Procedure for filing claims.
The receiver gives notice of the bankruptcy order to all creditors, indicating the time to file their claims (normally two months) and the Bankruptcy court where the proceeding is pending. In any event, the filing of a claim is deemed to be the responsibility of the creditor. Thus, even if a creditor does not receive notice of the order, he is not normally allowed to sue the receiver to recover sums which have already been allocated to other creditors.
Claims must be filed in writing, in Italian and on stamped paper ("carta da bollo"). Each claim must clearly indicate the name and address of the creditor, the amount claimed, together with any security backing the claim for which supporting documents must be produced.
The bankruptcy court then sets a date for the hearing at which the receiver's report on the claims filed will be discussed. In the event that the receiver rejects a claim, the creditor may file a motion with the court setting forth the resons why he believes his claim should be admitted. Finally, the court issues the schedule of liabilities and decides on any pro-rata claim, compensation or settlement.
Thereafter, a creditor may still file a claim, however, he may be required to bear the costs of an additional hearing. In addition, such crediitor may not recover from any funds already allocated.
Contracts in progress
A bankruptcy order may affect contracts in different ways. The most relevant case regulated, by the Insolvency Act 1942 is the contract of sale.
Sale of goods
Pursuant to the relevant provisions of the Insolvency Act 1942 whenever a buyer becomes bankrupt and a contract of sale is still in progress the seller has the right to deliver the goods and file a claim for the price of the goods with the receiver, and thus concur with all the other creditors for the final distribution of the debtor's assets.
If the seller decides not to deliver the goods the contract is suspended until such a time as the receiver, with the authorization of the deputy judge may decide to enter into the contract on behalf of the debtor .
The seller can ask the deputy judge to set a term of eight days in which the receiver has to make a decision. Once that term has expired without a decision by the receiver the contract is terminated.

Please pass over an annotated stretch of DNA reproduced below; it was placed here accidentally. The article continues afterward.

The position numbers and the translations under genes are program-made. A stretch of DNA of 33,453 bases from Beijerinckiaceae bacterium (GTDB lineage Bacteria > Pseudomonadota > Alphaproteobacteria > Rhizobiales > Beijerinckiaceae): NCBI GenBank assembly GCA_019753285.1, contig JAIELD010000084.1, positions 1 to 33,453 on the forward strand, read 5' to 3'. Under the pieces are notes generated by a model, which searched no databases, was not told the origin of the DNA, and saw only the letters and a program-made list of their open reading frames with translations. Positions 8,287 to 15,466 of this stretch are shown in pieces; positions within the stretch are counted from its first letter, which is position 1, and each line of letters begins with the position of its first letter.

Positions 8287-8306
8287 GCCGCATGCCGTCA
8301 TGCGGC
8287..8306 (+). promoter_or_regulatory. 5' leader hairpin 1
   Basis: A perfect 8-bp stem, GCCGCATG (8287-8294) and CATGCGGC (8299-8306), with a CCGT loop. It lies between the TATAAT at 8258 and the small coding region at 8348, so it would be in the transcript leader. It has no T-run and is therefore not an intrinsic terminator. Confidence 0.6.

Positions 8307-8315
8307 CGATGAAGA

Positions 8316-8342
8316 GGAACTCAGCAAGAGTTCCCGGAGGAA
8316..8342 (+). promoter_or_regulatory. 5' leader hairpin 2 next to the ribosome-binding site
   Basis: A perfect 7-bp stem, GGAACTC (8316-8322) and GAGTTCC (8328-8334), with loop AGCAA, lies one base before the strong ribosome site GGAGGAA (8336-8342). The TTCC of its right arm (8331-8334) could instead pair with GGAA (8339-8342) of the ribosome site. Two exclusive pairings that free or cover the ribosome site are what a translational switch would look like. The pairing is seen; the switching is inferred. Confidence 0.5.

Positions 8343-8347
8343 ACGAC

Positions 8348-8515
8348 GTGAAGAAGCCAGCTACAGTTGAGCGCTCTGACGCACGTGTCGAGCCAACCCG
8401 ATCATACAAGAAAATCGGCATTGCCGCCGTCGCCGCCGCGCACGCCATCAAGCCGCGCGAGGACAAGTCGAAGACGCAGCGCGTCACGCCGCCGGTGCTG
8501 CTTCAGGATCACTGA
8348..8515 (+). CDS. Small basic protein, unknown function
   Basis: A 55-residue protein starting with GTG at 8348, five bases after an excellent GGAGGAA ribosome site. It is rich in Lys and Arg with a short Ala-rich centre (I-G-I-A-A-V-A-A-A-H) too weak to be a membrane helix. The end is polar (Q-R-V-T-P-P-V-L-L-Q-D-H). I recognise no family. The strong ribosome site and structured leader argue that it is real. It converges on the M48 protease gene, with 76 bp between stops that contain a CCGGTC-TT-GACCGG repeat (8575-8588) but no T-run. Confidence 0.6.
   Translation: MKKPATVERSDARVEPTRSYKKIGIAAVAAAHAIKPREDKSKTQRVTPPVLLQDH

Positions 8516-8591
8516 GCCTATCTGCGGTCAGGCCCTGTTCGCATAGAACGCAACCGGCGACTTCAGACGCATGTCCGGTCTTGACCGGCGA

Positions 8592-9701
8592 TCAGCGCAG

When the debtor is the seller, if the goods have already been delivered, the contract cannot be terminated. If the goods still belong to the bankrupt seller the receiver may decide to perform the contract or terminate it. In the event that he terminates the contract, the buyer may file a claim concurring with all the other creditors, however he may not file a claim for damages. The right to stoppage in transit is laid down in the Insolvency Act 1942.
End of Bankruptcy Proceeding
A proceeding is closed by an order of the bankruptcy court.
Once the receiver has disposed of all the assets, but prior to allocating the proceeds, he must submit a final report to the deputy judge on his administration. Creditors may file motions against this final report. Finally (after such motions have been decided) the deputy judge orders the allocation of the net proceeds. Notice of such distribution must be given to all creditors. Thereafter, creditors may sue the debtor to obtain payment of any unrecovered portion of their claims and of interest thereon.
A bankruptcy proceeding may also end with a settlement accepted by the creditors.
Settlement of Bankruptcy Proceeding.
Once the court has established the schedule for the distribution of the proceeds, the debtor may choose to offer the creditors a settlement giving them either a greater or a quicker recovery than that provided for under the bankruptcy distribution.
In this event, the debtor must submit his offer to the court. If the court decides that the settlement offer is in the best interests of the creditors, it issues an order directing that notice of the offer be given to all the creditors. For the settlement to be effective, it must be accepted by a majority of the unsecured creditors representing at least two-thirds of the total amount of their claims. The court then sets a date for a meeting of the creditors at which they will vote on the settlement offer. Thereafter, creditors may submit their votes either in writing to the court within the term set by the judge, or by appearing in person, or by proxy, at the creditors' meeting. Creditors who fail to cast their votes are deemed to have accepted the settlement offer.